Starting a Technology News Website

Interview with JumpintoTomorrow Founder Sam Spear

JumpintoTomorrow is a popular site that features new technologies that are innovative and noteworthy. We asked Sam Spear, the site's founder, to tell us about his experiences in starting the site.

Los Angeles entrepreneur Sam Spear knows a good technology when he sees it.

He's drawing attention to interesting new technologies and products with the hope that others will draw inspiration and connect the dots to come up with even better stuff.

We asked him about starting his website and what he's learned along the way.

Tell us about your website. What are you doing exactly?

JumpintoTomorrow is a website that lists and honors breakthrough technology and innovative thinking.

Every day we update it, and every day we hand out an award for the Technology of the Day. We're incredibly discerning about that which we put on our pages, not just because the bar must be as high as it can be, but because we want the experience for our visitors to mirror the awe and inspiration we feel when we find these breakthroughs which span from medicine to cooking, information technology to nanotechnology with lots and lots in between.

When did you start the business?

The business started in November, 2007, but we officially launched April 15, 2008.

What were you doing before this, and is this your first business?

I was (and still am) running an advertising agency. I have 17 years worth of experience creating advertising. For my whole career I was doing my best work to help individuals and companies who weren't necessarily making a difference in the world get more attention. Now, I'm using my skills to help individuals and companies who are making a difference in the world get more attention. It's immensely satisfying work.

Where did you get the startup money?

We are self-funded.

Who are your main competitors? How do you compete against them?

We don't have any direct competitors. There are a number of sites that review products, which we don't do. We do our vetting before we ever reach out to the companies on our pages and then they put together their content, which, like you, we reserve the right to edit before we publish. There are lots of great gadget sites, and lots of sites that feature amazing breakthroughs in academic research and others that offer up really great ideas, but we're the only ones we've found that aggregate it and then hand out an award for the Technology of the Day and the Technology of the Week.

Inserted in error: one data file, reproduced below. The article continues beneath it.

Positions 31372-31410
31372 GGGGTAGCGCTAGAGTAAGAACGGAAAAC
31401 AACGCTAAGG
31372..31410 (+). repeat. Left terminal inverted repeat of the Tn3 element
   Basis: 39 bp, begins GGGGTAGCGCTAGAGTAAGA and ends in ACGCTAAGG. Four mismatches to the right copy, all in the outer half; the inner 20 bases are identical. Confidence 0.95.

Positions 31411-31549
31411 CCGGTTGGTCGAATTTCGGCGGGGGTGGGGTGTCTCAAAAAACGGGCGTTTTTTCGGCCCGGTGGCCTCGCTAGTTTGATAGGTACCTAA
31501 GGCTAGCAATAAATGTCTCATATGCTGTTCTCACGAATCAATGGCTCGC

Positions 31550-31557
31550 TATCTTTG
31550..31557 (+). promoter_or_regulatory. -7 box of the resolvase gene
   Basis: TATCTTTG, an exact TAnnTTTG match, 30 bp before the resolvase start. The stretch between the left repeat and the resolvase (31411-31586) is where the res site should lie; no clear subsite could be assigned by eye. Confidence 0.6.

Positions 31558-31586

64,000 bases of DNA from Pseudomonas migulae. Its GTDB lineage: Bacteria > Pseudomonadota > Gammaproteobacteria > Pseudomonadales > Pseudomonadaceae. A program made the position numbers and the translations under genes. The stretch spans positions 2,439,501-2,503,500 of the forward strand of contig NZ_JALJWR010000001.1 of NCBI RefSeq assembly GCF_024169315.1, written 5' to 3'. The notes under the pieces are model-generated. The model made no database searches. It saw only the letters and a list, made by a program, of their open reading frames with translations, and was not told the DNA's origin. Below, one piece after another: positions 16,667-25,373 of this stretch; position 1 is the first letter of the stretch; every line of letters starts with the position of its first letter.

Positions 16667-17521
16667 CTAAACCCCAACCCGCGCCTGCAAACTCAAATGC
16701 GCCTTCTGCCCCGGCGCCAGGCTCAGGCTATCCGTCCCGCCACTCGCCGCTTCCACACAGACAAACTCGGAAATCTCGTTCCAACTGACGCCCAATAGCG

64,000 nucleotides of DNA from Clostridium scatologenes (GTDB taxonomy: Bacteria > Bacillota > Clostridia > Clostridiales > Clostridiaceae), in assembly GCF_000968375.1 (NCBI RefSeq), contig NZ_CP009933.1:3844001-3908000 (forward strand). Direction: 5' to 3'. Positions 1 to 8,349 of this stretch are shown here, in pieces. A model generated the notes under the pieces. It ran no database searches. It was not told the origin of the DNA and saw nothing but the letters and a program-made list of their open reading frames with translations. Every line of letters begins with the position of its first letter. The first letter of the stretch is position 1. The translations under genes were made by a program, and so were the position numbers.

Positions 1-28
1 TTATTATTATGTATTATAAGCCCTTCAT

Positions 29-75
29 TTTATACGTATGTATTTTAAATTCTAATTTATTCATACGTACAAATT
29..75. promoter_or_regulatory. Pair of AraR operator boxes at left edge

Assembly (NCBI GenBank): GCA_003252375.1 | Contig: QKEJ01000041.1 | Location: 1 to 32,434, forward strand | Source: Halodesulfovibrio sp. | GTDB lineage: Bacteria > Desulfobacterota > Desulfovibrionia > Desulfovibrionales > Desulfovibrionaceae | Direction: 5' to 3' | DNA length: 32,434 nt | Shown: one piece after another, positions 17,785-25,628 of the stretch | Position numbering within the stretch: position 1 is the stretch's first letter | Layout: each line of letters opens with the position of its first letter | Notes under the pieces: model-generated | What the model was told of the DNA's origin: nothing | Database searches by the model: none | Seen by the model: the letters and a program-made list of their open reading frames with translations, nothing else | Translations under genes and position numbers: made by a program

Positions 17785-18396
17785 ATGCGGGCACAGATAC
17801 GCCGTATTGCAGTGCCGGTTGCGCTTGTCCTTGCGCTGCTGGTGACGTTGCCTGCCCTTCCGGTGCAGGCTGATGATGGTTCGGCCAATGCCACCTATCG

How has your experience in running the business been different from what you expected?

For starters, it's way more work than my partner and I ever, ever, ever imagined. But it really is the true definition of a labor of love. It has to be because we don't expect to derive any revenue for a few more months (but maybe we'll be pleasantly surprised?). We've also gotten a lot more favorable feedback than we thought we'd get at this stage of the game. Our plan has always been threefold:

  • a. Build a credible site (we feel like we've done that as of Sept. 1, now that we have more than 150 different breakthroughs populating our pages)
  • b. Build an audience (that's where we are now -- we just need more and more and more eyeballs)
  • c. Build revenue

Is there anything you wish you had done differently?

No, not yet. I'm sure that will change, but we're working really hard and having fun. There is nothing that I've experienced in my career that matches working with companies who are doing something to make the world a better place -- every single day. Their work rubs off on us and leaves us incredibly excited about what we're going to find tomorrow.

What have you done that has been very effective in helping to grow the business?

I think it's mostly been just building it so others can see what we've got. Also, our enthusiasm and belief in this is fueled by the enthusiasm and belief we're getting from others.

What advice would you give to somebody else who wanted to start a similar business?

Sleep whenever you can. This is like having a child and we're learning as much as we're parenting. We kind of had an idea of what kind of parents we'd be, so to speak, but like parenting, that sort of gets thrown out the window when you actually have a child that needs to be fed and changed and attended to round the clock. But the benefits are palpable and there's this immeasurable sense of accomplishment we're getting on a daily basis. Then, as we look at what we've done just over a few short months, we can't believe how far we've all come.

That's great advice, Sam. Thanks so much for sharing your entrepreneurial experience with us, and good luck in growing the site.

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